The Central Bank of Kenya’s interpretation of the regulations governing digital credit businesses has been notably broad, leading to an expansive regulatory reach. The CBK maintains that any entity engaged in the provision of credit, regardless of the degree of digital interaction in their lending process, falls within the scope of these regulations. This interpretation implies that all credit providers, even those utilizing traditional lending methods without a digital platform for underwriting or origination, are nonetheless subject to the requirement of obtaining a digital lending license.

Such an all-encompassing approach effectively places the entire credit sector under the CBK’s regulatory umbrella, a stance that extends the original intent of the regulations to cover all forms of lending, despite the absence of digital platforms in some business models. This broad application of the rules suggests that the CBK is positioning itself to regulate the entire credit market, which could have significant implications for lenders who do not primarily operate in digital spheres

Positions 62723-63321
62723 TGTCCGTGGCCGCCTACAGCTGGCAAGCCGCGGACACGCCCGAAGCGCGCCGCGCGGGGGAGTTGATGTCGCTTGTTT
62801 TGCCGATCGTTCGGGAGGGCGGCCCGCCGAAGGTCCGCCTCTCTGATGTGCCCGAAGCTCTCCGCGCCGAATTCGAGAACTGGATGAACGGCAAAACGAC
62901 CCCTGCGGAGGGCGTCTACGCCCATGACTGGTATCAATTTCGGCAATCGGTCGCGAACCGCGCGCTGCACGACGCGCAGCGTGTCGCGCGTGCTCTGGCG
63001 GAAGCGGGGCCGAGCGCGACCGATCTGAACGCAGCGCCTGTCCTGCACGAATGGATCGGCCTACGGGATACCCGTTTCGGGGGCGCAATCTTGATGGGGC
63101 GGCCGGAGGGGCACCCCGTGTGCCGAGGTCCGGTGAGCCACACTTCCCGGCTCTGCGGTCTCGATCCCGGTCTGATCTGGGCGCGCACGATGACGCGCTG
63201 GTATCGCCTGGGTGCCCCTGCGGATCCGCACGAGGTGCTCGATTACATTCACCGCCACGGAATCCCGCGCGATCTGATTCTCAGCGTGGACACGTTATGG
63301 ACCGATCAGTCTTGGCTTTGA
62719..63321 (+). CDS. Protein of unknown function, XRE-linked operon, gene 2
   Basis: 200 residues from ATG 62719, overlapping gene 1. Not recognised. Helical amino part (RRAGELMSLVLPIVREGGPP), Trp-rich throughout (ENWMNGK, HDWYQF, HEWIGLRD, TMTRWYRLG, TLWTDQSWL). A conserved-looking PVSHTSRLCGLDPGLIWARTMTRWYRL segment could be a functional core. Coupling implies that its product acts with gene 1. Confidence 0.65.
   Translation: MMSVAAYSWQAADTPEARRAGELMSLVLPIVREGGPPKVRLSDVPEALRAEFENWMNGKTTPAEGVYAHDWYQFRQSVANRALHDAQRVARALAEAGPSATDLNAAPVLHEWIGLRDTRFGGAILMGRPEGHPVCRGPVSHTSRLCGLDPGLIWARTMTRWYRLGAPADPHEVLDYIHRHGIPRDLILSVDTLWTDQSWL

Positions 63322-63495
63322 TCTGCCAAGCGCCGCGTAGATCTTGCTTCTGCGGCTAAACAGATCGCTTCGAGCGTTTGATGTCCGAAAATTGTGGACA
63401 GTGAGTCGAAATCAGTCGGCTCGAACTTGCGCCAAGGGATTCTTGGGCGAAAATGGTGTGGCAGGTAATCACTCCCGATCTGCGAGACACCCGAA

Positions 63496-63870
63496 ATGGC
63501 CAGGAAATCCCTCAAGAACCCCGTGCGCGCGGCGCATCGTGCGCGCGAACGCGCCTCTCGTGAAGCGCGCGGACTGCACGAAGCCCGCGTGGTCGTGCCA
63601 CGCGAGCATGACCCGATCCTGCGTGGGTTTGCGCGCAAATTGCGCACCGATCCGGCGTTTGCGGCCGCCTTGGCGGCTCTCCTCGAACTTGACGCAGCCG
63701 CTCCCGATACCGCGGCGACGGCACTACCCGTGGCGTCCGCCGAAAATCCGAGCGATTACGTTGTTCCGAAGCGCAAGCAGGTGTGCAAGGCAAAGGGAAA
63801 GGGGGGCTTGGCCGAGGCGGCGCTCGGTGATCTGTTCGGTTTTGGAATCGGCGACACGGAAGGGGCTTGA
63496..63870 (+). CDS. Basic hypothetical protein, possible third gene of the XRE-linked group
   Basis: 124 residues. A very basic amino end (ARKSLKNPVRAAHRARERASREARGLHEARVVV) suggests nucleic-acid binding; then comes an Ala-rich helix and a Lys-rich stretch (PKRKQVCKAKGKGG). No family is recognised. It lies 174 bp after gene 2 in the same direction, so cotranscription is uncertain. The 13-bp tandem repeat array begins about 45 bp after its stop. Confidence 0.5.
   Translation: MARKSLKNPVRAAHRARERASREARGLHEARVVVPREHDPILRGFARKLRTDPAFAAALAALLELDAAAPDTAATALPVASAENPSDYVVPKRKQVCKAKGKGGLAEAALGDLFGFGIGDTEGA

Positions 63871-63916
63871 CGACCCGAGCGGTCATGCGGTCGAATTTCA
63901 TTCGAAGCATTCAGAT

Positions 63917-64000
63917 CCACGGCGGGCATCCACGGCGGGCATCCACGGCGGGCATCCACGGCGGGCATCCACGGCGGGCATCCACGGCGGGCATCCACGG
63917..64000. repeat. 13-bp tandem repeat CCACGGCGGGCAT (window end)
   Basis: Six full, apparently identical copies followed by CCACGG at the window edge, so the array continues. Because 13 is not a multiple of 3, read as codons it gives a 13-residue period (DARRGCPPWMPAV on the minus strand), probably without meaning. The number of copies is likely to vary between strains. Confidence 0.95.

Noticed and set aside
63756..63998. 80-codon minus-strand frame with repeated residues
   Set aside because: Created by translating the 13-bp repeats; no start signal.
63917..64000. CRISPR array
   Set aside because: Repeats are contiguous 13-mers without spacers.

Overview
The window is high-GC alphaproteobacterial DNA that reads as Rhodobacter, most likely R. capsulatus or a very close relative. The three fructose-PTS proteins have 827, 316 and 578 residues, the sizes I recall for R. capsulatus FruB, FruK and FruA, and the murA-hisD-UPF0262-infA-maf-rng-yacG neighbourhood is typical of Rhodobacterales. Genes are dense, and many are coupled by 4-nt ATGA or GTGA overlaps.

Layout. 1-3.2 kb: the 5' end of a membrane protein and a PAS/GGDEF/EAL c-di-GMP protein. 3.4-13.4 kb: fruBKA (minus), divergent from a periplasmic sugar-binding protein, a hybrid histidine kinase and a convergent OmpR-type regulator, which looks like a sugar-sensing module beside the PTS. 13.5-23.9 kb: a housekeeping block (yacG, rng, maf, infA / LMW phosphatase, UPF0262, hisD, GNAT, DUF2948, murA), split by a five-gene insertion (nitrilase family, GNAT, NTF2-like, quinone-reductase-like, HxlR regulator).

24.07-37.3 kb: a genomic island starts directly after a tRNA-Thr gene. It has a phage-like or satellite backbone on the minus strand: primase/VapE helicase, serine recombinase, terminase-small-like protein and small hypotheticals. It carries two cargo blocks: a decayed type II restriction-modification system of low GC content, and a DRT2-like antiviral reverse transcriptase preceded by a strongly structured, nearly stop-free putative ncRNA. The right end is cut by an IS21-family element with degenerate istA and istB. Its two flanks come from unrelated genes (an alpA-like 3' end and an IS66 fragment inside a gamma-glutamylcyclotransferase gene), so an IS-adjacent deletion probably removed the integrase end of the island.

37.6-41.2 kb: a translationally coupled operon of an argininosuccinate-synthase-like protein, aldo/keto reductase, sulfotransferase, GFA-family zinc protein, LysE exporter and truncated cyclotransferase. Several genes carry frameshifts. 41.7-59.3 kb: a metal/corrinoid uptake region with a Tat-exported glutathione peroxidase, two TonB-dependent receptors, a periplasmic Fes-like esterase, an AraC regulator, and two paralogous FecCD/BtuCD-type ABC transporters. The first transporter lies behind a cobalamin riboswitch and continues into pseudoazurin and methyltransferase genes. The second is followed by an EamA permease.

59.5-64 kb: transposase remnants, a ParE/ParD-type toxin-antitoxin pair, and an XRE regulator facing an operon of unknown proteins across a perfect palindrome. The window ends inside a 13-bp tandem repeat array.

As Kenya’s financial sector evolves, the imperative for lenders to comply with the Central Bank’s licensing requirements has become a pivotal element for lawful operation. Failure to adhere to these regulations not only renders all unlicensed lending activities illicit, potentially complicating loan recovery processes, but also exposes lenders to severe penalties.

In addition, the imposition of a 20% excise duty on the interest charged on loans under the new regulation is poised to escalate the cost of credit. This significant financial burden will likely be passed on to borrowers, thus affecting the affordability and accessibility of lending services. Lenders are now faced with a dual challenge: navigating the complexities of obtaining a license, with its associated costs, and contending with the impact of increased taxation on their business model.

This situation leaves the lending industry in a delicate balance—straddling the necessity of compliance to avert legal repercussions and the need to maintain sustainable operations amidst rising costs.